Gonna preface all this by saying I'm not an expert; this is just how I understand it from my research.

Component cables limit you to 1080i, and HDMI is necessary for 1080p. If you don't have a 1080p-capable TV, Component should be good enough quality-wise as far as cable/sattelite, or Over The Air (antenna) HD signals.

On the HD-DVD/BluRay side, things are a bit different. HD movies use HDCP-protected media (High-bandwidth Digital Content Protection) that may not play over Component cables. So a new HD-DVD or Blu-Ray player (I think it's actually the movie that would require it) will probably require you to use HDMI in order to actually view your movies. The nice thing about HDMI is that it transmits both Video and Audio over the same cable.

If you plan on getting an HD-DVD or Blu-Ray player, then you should plan on using the HDMI cable for it (even if your TV only does 720p). This way you won't have to worry about not being able to watch protected content.

Unless you have a 1080p capable TV, though, you can use Component cables for your Satellite/Cable/HD Antenna signal without a problem or loss in quality.
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Postby MadMind » Sun Mar 11, 2007 11:47 pm

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Postby Slick Willy » Mon Mar 12, 2007 6:07 pm

Dust Mite Rodeo wrote:How long will those things last, I wonder. My old Zenith is older than a high school student and still working. But these new ones are full of high speed digital stuff, a million times more transistors to fail.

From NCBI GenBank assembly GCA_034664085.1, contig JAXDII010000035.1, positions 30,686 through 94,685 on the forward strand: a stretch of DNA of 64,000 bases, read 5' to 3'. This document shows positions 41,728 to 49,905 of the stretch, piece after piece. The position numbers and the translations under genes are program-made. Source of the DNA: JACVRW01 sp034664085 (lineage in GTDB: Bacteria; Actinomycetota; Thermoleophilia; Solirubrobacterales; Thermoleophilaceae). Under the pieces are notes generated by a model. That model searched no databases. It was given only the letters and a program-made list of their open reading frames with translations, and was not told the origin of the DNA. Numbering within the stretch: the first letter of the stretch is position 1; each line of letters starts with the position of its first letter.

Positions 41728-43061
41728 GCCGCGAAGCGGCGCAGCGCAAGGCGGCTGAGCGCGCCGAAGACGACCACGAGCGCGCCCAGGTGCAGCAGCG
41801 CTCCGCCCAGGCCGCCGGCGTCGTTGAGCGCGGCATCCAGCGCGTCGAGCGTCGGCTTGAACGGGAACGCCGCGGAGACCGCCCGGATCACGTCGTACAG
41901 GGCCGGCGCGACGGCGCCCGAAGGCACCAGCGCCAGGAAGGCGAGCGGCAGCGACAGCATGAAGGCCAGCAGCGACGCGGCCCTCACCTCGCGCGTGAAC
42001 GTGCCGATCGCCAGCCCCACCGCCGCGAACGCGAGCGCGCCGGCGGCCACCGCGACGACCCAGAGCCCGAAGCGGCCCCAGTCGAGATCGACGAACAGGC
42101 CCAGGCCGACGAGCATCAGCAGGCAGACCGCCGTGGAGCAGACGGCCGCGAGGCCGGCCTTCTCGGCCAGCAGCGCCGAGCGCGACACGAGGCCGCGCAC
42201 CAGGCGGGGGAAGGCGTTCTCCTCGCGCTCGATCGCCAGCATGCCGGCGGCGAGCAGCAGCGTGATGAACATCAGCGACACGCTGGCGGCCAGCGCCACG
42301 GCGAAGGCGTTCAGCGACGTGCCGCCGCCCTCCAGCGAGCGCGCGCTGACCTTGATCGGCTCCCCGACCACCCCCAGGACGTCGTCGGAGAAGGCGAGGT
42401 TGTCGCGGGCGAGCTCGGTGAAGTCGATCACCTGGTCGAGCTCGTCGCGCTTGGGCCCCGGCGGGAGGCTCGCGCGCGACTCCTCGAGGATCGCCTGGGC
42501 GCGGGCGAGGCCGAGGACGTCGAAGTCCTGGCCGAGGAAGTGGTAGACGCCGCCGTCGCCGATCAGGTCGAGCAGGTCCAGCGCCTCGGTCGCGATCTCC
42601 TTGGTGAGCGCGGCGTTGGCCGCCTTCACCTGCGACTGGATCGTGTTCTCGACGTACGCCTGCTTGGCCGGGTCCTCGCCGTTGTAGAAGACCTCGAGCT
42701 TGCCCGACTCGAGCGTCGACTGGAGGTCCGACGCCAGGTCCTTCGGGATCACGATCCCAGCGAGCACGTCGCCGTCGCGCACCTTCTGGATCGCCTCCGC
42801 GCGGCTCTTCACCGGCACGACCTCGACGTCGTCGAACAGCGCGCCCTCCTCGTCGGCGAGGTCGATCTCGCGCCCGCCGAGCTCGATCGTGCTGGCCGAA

As I understand it, the plasma ones slowly fade out over time.

The low-end LCD ones don't look so good.


The new Samsung DLP TV's coming out in April are going to be lasting 4-5 times longer than before because they will be using a LED light source as opposed to the bulb-based light sources (UHP lamps) that are being used now. I'm not sure if there will be less transistors than before, but LED's can eliminate several components such as the color wheel and filters used in the current DLP's on the market. LED's also use two-thirds less power and produce a much wider color reproduction. With the color enhancement capable from LED's, up to 90% of the spectrum that's currently lost with all displays (other than tube based TV's) is regained. Plus, with a cabinet depth of only 13.4 inches on these new DLP's, they'll fit where the old ones won't.